"Die Wacht am lihein." Every one rose to his feet, while the officers, including the English, stood at attention, until the last note had been played. The leader was so surprised that lie came Sown to the English officers and began the following conversa tion: "Gentlemen, may I ask yon a ques tion.'" "<!o ahead!" "Did you recognize the piece we just played!" "Sure!" "Do you know thai was 'Die "Wacht am Rhein'f" "Why, certainly," said one of the English men, raising his voice so as to be heard all over the hall; "but that's all right Die Wacht am Rhein—that's us." "Do you know anything about flirting?" "No, I only tried it once and the girl mar ried me."—Detroit Free Press. He—Why so sad, dearest? Hasn't my avowal the true ring!? he—Yes, but my finger hasn't, as yet. —Baltimore American. Myrtle —Ts that picture a sunrise or a sunset ? Martin—Sunset. I knew the artist, lie never got up early enough to paint a sunrise.—Toledo Blade. "Wonder why all these ex-soldiers are leaving Whin...

Publication Title: Cayton's Weekly
Source: Chronicling America [US Library of Congress]
Country/State of Publication: Washington, United States
Page 1 [Newspaper Page] — Cayton's weekly. — 31 July 1920

@ngf£ch& iM&e^fa PRICE FIVE CENTS CAYTONS WEEKLY Published every Saturday at Seattle, Washington. U. S. A. Subscription $2 per year in advance. HORACE ROSCOE CAYTON. .Editor and Publisher Entred as second class matter, August 18, 191 C, at the post office at Seattle, ""Vash., under the Act of March 3rd, 1916. TELEPHONE: BEACON 3579 Office 317 82nd Aye. South A GODLY MAN There are brave men and then there are brave men. and in the laltei' class is to be found the name of Rev. R. i\ Suhuler, pastor of the Methodist Episcopal Church of Paris, Texas, and he has won the right to so exalted a position by denouncing the red-handed murderers, who burned two colored men at the stake in that city some weeks ago. The Rev. Schiller, like the burners, is a white man, hut in the S< u".h it is almost} as fatal for <i white man to stand up for the rights of n olack man r« i< is for a black man himseli"' to ;! ) so. At the time of the affair he r;i:iie every effort t<> turn th...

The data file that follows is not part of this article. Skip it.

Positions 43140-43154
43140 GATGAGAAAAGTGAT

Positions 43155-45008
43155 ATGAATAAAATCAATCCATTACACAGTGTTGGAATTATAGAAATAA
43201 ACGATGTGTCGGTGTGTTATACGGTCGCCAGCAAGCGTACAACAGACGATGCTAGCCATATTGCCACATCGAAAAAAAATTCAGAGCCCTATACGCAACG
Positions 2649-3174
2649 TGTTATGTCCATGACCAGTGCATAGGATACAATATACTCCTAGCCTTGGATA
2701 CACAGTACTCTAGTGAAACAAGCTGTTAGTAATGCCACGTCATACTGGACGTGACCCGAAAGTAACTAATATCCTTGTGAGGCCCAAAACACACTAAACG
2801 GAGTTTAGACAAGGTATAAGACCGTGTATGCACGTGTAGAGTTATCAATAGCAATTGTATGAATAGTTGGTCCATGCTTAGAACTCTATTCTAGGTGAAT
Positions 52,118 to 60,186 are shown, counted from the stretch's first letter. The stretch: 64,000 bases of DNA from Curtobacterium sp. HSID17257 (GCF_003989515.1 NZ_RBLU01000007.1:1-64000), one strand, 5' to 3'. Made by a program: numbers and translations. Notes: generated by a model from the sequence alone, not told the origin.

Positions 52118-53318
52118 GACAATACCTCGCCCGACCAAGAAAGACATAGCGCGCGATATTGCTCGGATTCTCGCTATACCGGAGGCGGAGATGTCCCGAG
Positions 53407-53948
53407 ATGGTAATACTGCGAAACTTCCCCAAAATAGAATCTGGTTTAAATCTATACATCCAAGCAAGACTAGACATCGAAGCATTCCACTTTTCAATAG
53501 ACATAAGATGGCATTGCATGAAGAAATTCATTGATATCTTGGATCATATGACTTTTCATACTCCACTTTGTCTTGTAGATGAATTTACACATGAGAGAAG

Publication Title: Cayton's Weekly
Source: Chronicling America [US Library of Congress]
Country/State of Publication: Washington, United States
Page 2 [Newspaper Page] — Cayton's weekly. — 31 July 1920

THE PASSING THRONG Kvni the American Colored num. after lisiciiiiiu It) Kelly .Miller talk on the hope of the Neuni of ihis country, feels that there is still something For which to live ;m<l fight. Almost 11 thousand Colored citizens turned oui to hear him lecture last Tuesday evening tind I feel absolutely safe in saying thai not one of tiiem went away disappointed and noi only not disappointed, but went away I'eelin-j th;il there is a better <l;iy ahead. In Scuttle Prof. .Miller always draws ;i full house ;ind. occupying ;i commanding posi lion in the gallery, I watched with intense interest thai large concourse of depressed humanity drink down his every word and utterance and ;ilso observed the hopeful lighi thai came to their faces as he took his audience, step by step to a higher and better life. Kelly Miller is not only a lecturer, but he is a philosopher and not only a philos opher, but an inspired genius and the good he does oil such lecture tours is incalciiablc. He ...

Publication Title: Cayton's Weekly
Source: Chronicling America [US Library of Congress]
Country/State of Publication: Washington, United States
Page 3 [Newspaper Page] — Cayton's weekly. — 31 July 1920

POLITICAL POT PIE It w;is Joel F. Warren, as chief of the police oi' Seattle, who placed Giles Graves on the police force and. after he had done duty for a time, Warren exprssed the desire for more men just like Graves. No other chief of the police of Seattle ever expressed the desire to have Colored men on the police force and in that respect Warren leads all the rest. While chief of the police, as was told you in last Saturday's issue, Warren was instrumental in having over one hundred overseas veterans placed on the police force and now it transpires he did more to have JOEL F. WARREN Candidate for Sheriff Colored men on the police force than any one else, and it' the friends of both the overseas soldiers and the Colored men on the force appreciate a kindness they will rally to Warren's support in Ms fight for the nomination of sheriff. "In my opinion," said P. Frazier, "Chief Warren will get all of the votes of the Colored citizens of Seattle, not because he is making any prom i...

Publication Title: Cayton's Weekly
Source: Chronicling America [US Library of Congress]
Country/State of Publication: Washington, United States